Knowing what we don’t know
Take personal finance as an example.
When I started to track my finances 10 years ago, I had absolutely no idea what I’d do with that. I just had a feeling this would be a good idea. But I knew that I didn’t know anything.
The longer we’re in a bubble, the more we forget how much we don’t know.
Now after almost 2 years writing thousands of words about it and reading hundreds of thousands of words about it, I know a little more. I have sometimes thought that there wasn’t much anymore that I didn’t know. How arrogant!
One day, I may even decide to try to time the market (and fail). I forgot that I didn’t know what I didn’t know. It’s a good example of the curse of knowledge and it can lead to very misinformed conclusions.
My CEO was used to paying 100,000$ for cars and he probably had over half of million worth of them. He was too busy making millions to know the price of a sandwich. To him, a 50$ sandwich or even 100$ was probably a fair price. To everyone else, it was absurd. It would have been pretty difficult for him to know how much it actually cost, he probably had not bought one himself for years!
The Bubble Effect
If you’re reading this, and even more so if you write about money, chances are that you are reaping the benefits of the current system. You are probably pro-trade and pro-globalization. You have most likely achieved more than your peers and you will continue to do so because you’re looking for financial independence.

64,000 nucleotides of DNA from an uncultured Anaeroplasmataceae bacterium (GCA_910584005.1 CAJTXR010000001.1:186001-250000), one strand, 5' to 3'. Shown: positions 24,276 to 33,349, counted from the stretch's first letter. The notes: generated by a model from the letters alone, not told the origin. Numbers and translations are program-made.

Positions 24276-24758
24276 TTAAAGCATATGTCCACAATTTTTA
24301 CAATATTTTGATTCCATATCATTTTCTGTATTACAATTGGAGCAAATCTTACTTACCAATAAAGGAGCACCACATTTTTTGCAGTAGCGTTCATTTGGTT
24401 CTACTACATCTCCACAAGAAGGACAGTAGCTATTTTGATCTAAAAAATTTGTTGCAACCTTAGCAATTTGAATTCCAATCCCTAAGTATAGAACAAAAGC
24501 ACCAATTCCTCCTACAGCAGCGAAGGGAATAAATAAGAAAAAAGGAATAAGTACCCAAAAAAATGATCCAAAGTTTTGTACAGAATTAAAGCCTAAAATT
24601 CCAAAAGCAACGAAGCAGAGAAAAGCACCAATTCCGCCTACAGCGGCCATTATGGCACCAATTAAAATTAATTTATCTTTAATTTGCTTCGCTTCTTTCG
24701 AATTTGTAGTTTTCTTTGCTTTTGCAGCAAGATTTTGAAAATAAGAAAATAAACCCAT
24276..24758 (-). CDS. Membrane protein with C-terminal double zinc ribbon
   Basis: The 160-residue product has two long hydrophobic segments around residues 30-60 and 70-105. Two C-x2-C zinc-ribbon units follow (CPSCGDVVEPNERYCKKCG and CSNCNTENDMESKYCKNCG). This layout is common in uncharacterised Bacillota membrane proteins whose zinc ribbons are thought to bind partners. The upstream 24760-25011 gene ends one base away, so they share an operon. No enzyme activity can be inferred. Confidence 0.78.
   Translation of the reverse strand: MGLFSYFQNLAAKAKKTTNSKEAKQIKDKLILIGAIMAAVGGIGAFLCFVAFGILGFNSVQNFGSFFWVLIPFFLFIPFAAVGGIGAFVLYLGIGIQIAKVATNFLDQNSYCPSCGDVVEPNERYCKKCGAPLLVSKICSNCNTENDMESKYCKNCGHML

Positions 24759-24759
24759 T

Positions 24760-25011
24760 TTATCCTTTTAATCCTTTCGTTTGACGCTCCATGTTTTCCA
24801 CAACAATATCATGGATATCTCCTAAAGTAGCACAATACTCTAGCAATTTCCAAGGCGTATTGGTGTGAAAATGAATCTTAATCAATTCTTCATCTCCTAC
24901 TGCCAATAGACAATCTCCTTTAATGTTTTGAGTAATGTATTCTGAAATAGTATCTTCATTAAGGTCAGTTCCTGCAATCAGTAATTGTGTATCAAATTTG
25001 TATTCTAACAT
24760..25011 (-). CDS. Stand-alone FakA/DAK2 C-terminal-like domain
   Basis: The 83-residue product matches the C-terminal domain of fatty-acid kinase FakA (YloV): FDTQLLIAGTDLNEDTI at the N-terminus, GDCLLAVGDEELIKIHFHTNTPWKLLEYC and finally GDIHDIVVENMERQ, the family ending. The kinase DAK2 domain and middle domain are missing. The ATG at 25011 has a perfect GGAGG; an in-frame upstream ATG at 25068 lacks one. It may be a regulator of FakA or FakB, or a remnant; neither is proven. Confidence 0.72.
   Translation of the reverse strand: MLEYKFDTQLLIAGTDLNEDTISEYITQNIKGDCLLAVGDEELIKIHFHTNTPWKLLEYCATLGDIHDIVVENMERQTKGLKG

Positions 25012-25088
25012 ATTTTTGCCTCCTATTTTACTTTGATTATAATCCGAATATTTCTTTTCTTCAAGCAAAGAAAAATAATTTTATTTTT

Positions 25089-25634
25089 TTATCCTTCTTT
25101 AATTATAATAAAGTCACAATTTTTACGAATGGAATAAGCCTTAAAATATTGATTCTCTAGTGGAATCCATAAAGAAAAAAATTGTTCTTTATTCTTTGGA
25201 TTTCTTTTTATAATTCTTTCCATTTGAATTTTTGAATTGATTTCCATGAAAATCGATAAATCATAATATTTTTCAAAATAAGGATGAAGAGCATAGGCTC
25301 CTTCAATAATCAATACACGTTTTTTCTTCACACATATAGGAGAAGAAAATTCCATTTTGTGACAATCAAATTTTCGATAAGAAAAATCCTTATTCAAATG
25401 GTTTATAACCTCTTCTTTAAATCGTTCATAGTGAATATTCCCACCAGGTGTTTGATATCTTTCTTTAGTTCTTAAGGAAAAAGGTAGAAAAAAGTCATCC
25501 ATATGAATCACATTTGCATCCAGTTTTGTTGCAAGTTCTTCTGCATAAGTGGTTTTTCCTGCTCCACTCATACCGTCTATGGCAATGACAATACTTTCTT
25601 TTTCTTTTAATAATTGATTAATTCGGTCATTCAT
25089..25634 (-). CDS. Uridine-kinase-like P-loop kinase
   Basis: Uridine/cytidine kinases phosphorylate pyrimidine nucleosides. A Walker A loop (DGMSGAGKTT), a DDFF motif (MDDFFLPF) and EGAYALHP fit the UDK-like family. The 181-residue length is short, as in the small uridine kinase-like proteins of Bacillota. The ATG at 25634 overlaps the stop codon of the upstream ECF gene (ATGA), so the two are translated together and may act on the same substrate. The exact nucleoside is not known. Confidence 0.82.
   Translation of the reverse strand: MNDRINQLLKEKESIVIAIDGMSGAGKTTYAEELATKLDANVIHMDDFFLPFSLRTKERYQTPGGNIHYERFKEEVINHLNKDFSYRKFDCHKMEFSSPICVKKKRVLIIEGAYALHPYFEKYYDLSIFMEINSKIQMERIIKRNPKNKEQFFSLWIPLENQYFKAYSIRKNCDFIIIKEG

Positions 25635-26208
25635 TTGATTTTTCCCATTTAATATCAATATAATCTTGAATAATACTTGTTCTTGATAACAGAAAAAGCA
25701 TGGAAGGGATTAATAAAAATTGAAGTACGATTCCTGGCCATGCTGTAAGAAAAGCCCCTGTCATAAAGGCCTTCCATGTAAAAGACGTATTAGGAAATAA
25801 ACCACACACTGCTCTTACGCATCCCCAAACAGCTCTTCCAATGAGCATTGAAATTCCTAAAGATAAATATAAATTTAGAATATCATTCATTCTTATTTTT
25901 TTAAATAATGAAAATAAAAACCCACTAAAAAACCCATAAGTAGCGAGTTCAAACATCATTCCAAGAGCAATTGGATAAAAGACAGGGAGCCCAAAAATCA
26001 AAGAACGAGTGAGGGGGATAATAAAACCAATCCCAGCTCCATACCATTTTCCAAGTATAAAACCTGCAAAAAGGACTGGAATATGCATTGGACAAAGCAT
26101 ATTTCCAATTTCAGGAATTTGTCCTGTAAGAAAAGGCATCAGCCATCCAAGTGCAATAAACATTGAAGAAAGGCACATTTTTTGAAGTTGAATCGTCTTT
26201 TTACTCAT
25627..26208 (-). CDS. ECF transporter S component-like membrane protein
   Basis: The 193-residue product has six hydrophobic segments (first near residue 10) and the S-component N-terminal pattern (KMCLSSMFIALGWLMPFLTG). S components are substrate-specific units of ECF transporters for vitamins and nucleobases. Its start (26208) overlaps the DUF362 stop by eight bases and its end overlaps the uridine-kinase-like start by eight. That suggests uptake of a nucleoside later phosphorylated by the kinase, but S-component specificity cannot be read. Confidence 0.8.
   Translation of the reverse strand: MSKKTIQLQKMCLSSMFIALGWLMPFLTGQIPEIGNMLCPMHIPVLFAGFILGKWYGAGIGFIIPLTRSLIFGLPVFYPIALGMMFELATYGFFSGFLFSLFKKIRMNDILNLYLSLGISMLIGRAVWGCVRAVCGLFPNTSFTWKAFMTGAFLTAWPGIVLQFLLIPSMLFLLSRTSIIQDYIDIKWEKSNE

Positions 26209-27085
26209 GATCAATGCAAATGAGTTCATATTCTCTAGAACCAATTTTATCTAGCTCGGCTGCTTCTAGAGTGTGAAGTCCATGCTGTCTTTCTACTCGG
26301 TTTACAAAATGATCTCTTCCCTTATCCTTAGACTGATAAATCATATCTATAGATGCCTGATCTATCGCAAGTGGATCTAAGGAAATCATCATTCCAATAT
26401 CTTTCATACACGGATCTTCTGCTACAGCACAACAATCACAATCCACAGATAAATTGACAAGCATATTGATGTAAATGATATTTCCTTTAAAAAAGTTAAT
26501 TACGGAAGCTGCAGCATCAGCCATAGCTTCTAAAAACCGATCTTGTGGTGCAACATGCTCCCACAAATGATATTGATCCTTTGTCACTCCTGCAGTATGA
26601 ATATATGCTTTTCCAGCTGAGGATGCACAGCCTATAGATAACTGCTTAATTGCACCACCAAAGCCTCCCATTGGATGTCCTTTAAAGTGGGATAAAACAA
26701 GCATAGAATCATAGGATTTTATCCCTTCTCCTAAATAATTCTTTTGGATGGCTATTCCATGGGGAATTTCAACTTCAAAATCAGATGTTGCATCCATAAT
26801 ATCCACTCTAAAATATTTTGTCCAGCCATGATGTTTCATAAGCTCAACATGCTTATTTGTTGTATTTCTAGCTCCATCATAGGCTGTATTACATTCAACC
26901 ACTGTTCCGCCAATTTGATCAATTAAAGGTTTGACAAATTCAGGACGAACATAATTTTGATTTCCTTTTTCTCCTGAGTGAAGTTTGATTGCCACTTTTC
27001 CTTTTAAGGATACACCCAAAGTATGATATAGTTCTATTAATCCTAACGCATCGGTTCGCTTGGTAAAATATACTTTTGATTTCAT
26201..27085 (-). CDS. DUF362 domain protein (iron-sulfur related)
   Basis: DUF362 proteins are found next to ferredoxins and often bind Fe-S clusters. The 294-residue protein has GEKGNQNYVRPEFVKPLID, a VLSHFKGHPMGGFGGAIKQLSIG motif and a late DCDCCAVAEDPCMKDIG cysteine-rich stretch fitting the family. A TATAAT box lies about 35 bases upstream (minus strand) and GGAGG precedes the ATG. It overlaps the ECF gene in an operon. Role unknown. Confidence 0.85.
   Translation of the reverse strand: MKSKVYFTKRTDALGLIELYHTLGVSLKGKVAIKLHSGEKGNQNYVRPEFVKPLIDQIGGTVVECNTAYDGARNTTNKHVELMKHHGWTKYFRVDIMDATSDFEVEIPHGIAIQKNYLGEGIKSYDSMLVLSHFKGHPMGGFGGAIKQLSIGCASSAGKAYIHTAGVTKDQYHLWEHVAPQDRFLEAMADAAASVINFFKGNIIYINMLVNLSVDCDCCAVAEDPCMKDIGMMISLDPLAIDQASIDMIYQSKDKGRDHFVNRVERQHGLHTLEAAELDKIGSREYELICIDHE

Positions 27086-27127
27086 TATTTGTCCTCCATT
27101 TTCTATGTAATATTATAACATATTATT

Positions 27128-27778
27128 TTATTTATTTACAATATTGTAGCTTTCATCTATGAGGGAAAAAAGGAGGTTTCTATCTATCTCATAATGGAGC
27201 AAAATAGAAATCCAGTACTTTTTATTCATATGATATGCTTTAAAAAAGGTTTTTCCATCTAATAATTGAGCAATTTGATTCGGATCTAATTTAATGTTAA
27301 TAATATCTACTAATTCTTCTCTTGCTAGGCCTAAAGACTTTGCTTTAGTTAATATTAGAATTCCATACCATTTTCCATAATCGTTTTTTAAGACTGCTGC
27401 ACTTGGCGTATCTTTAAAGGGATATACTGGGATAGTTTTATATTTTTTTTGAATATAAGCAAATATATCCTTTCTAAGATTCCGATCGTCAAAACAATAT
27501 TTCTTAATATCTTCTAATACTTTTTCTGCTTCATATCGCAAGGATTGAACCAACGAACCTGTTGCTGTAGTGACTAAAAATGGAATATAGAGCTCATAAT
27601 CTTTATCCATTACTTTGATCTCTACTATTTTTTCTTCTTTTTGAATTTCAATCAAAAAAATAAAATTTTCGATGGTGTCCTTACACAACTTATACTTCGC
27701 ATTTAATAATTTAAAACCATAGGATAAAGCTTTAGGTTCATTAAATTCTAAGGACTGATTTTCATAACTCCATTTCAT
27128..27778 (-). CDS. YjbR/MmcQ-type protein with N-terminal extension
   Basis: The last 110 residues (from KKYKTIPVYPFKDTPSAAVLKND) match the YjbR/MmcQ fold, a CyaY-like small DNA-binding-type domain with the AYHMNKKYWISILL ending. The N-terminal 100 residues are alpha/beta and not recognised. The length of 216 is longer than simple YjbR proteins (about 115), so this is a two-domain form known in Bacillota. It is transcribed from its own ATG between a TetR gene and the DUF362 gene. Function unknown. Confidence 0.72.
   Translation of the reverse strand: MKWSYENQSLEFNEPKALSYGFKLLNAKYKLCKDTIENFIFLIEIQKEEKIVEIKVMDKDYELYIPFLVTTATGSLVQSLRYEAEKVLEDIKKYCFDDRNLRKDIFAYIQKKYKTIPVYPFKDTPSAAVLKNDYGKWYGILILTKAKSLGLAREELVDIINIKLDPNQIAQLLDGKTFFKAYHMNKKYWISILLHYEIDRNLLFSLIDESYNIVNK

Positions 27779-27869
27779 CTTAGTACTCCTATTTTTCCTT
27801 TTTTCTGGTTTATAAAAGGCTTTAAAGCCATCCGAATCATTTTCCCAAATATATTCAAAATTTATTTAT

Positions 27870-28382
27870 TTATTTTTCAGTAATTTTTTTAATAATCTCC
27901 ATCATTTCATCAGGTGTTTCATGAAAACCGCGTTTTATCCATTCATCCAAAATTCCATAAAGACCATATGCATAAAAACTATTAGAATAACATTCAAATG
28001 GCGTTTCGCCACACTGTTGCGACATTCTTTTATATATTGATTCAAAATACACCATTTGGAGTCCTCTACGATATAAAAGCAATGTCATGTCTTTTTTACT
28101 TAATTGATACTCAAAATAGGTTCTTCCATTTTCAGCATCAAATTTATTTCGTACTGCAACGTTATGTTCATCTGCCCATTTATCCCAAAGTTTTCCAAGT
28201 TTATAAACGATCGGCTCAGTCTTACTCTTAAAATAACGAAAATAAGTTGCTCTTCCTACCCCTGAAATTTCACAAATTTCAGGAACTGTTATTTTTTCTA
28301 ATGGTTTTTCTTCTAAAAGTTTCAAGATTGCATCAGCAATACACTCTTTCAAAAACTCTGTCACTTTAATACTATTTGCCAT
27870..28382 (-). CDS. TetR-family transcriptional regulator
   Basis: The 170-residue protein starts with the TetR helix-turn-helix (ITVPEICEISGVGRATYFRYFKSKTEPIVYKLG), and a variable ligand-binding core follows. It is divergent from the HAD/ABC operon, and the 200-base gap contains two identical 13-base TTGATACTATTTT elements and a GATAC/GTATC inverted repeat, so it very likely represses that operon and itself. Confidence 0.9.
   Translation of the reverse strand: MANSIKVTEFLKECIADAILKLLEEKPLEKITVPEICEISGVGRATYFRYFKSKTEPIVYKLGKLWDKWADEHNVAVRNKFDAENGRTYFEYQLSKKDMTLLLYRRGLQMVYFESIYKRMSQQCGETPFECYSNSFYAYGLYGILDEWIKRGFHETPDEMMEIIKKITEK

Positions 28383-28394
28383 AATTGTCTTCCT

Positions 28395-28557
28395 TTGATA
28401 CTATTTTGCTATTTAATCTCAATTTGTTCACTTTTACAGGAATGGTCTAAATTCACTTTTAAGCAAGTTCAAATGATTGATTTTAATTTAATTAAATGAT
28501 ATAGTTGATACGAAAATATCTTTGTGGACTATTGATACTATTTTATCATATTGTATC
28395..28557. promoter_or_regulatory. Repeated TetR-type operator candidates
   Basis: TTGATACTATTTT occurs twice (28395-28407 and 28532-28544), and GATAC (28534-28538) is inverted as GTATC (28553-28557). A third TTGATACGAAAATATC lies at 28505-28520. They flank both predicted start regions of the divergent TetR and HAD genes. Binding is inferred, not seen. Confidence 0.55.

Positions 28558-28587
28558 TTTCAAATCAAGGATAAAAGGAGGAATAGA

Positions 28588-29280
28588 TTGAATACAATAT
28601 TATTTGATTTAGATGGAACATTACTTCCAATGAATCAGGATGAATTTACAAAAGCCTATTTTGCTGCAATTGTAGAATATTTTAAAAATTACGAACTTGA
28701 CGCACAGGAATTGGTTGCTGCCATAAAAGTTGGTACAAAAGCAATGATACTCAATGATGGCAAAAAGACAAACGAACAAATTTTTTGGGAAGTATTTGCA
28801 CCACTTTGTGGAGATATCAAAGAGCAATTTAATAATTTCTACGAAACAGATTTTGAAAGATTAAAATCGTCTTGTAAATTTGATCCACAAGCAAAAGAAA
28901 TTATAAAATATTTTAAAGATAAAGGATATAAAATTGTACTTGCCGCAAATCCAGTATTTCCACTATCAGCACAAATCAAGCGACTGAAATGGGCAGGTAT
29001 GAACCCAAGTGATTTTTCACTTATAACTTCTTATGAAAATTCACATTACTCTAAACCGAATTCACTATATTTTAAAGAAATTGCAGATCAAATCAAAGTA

Eventually, if not already, you’ll be part of the 1%. In income, in net worth or in people retired at your age. And it will become increasingly difficult to understand how the rest of the population can’t be financially independent too. It’s so simple after all.
I’ve forgotten that I live in my own bubble.
But at that point, the rest of the population could be 99% of the population. Even if your life appears ‘normal’, it will be part of a very thick and tiny bubble, where the 1% lives.
The result of the elections last week surprised me, probably because I’m a product of the current socio-liberal-capitalistic-pro-trade system. I’ve used it, I’ve benefited from it and it has worked for me. I have a natural tendency to support it.
But I’ve forgotten that I live in my own bubble.
A bubble that is getting thicker and smaller every day I get closer to FIRE. I’ve also realized that I as expand my knowledge in one domain (like finance), I also reduce it in other domains like pop culture (I haven’t watched TV for over 10 years now). The more I learn about new things, the more I realize that there’s an increasing amount of stuff that I don’t know anything about.
I think I’ve had it backwards for years. It’s not “the more I know, the less I don’t know”, it’s really “The more I learn, the more I realize about all the stuff I don’t know”.
Hopefully, I won’t grow my bubble too thick.
PS: If you want to evaluate how thick your bubble is, there is actually a 25 question test to evaluate it, check it out here on PBS, it takes a few minutes to complete. I got a measly 23 points.